While Australia has felt behind the smart home curve due to the absence of central hub devices like the Amazon Echo or Nest thermostat, Telstra wants to change that. Available today, Telstra Smart Home is based around a single app and central device that manages the rest of your home’s compatible smart devices.
The Aussie telco announced back in June that it was planning the release the subscription-based smart home platform and product range before the end of 2016. What we didn’t get back in June was the pricing. Today, Telstra said that the Smart Home package will cost AU$25 per month over 24 months (for a minimum cost of AU$600), available online and in select stores.
To get started, Telstra Home and Premium Services Executive Director John Chambers says all you’ll need is home broadband, a reliable Wi-Fi setup and an iOS on Android device to run the Telstra Smart Home app.
Along with the monthly fee, you’ll get access to the service and one of two Smart Home “starter kits”. The first option is “Watch and Monitor,” which sounds ideal for the security conscious, packing in two motion sensors and an indoor Wi-Fi camera that can either record video and take photos or stream live to the Telstra Smart Home App. The second, which feels more in line with the US direction of smart home tech, is “Automation and Energy”. That comes with two smart power plugs, two door or window sensors and a motion sensor, which can be set up to automate the lights in your house and keep better track of your energy consumption.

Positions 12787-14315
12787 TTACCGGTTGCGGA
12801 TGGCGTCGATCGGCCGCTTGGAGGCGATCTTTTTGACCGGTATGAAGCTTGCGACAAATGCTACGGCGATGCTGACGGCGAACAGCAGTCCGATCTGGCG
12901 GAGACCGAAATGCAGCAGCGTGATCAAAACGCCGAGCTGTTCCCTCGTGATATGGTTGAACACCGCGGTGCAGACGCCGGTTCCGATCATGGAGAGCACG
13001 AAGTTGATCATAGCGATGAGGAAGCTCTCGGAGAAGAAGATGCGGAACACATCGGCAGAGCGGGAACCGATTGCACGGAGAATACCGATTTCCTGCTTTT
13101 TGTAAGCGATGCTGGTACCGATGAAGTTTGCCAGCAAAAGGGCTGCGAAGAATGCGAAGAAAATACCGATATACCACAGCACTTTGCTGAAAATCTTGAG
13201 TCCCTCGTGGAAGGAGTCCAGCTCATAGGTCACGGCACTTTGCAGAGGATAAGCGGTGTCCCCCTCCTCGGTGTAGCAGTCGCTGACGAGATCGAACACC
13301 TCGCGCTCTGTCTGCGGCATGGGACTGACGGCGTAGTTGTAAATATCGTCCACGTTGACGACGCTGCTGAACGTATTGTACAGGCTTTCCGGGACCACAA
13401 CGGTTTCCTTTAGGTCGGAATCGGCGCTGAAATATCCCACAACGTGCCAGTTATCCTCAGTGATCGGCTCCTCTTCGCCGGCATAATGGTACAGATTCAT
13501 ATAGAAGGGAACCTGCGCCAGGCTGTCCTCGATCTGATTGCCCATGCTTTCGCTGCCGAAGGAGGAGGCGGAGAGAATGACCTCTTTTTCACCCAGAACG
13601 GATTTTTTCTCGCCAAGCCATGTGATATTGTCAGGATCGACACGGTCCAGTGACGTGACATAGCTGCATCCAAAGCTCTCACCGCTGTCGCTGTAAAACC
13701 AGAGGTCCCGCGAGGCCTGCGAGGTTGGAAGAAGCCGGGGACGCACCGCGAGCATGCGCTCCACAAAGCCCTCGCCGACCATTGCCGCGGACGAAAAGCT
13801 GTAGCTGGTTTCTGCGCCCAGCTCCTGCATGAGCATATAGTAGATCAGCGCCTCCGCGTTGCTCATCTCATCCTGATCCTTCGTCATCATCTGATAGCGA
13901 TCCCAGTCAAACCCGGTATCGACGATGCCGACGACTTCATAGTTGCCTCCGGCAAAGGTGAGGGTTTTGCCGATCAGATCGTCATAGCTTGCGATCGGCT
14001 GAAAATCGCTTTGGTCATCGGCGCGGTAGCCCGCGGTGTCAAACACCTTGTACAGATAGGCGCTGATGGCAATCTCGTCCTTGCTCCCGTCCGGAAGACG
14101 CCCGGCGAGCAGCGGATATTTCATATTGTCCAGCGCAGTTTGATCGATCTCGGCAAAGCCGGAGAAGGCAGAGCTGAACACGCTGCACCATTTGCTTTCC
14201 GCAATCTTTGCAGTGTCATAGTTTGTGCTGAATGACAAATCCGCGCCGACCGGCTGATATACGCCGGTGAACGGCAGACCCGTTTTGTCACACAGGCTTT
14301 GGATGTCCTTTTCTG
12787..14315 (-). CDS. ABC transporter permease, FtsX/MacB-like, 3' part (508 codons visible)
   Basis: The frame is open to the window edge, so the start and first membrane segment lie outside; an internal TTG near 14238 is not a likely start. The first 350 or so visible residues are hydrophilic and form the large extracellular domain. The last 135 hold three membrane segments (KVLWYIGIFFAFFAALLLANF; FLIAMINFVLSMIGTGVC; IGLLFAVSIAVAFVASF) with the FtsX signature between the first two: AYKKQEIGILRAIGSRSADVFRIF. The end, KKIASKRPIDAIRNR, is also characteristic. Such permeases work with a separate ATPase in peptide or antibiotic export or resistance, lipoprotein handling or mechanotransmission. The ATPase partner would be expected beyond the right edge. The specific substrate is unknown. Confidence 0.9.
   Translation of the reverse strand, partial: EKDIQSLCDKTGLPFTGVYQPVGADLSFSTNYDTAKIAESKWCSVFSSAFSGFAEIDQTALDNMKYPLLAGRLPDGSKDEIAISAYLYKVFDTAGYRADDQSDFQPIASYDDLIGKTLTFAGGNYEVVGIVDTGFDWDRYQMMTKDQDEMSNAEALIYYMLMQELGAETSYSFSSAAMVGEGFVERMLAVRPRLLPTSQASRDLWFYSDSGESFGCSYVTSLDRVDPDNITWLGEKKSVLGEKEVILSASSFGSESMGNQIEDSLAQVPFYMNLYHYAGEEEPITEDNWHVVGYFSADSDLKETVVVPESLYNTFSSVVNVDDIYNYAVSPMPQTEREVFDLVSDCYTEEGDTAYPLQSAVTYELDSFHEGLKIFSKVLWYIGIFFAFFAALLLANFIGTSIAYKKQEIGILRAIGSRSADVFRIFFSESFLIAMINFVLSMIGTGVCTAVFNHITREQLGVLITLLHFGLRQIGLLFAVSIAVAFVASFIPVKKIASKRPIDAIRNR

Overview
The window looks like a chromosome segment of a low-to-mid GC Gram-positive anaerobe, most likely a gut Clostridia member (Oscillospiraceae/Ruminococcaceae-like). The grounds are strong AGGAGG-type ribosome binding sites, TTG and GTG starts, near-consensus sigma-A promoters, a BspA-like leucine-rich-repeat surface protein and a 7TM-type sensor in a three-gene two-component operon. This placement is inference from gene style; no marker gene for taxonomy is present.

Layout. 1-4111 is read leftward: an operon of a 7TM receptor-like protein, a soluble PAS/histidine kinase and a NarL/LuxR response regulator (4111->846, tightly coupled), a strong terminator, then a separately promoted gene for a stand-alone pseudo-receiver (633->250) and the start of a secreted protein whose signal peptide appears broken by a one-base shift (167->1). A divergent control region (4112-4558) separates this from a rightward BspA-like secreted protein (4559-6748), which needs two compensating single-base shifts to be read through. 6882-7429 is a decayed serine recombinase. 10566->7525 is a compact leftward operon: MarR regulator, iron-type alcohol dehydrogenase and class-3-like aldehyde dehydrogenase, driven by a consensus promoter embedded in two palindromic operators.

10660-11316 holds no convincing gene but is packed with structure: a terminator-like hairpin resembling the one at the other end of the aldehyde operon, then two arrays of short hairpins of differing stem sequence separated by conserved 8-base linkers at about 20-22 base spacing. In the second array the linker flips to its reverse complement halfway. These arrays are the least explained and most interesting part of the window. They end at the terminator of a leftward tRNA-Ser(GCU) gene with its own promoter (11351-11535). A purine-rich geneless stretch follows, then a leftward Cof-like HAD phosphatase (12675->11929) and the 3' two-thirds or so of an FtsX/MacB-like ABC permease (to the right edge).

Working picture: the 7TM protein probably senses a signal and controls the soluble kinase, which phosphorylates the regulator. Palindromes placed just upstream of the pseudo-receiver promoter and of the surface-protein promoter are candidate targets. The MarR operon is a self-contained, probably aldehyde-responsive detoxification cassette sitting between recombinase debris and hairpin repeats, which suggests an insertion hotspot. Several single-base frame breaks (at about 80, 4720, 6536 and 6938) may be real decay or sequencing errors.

Whichever kit you pick, you’ll also get the Telstra Smart Home Hub, which will serve to connect all the various pieces of your budding smart home together, and hopefully plug a hole in the Australian smart home market.
Those aren’t the only compatible devices, with Telstra offering a range of certified smart home staples for the open platform, like lightbulbs, thermostats, locks, cameras and motion sensors. Chambers also said that “you can expect more devices to be added to Telstra Smart Home early next year”.
Article Written by Luke Lancaster – CNET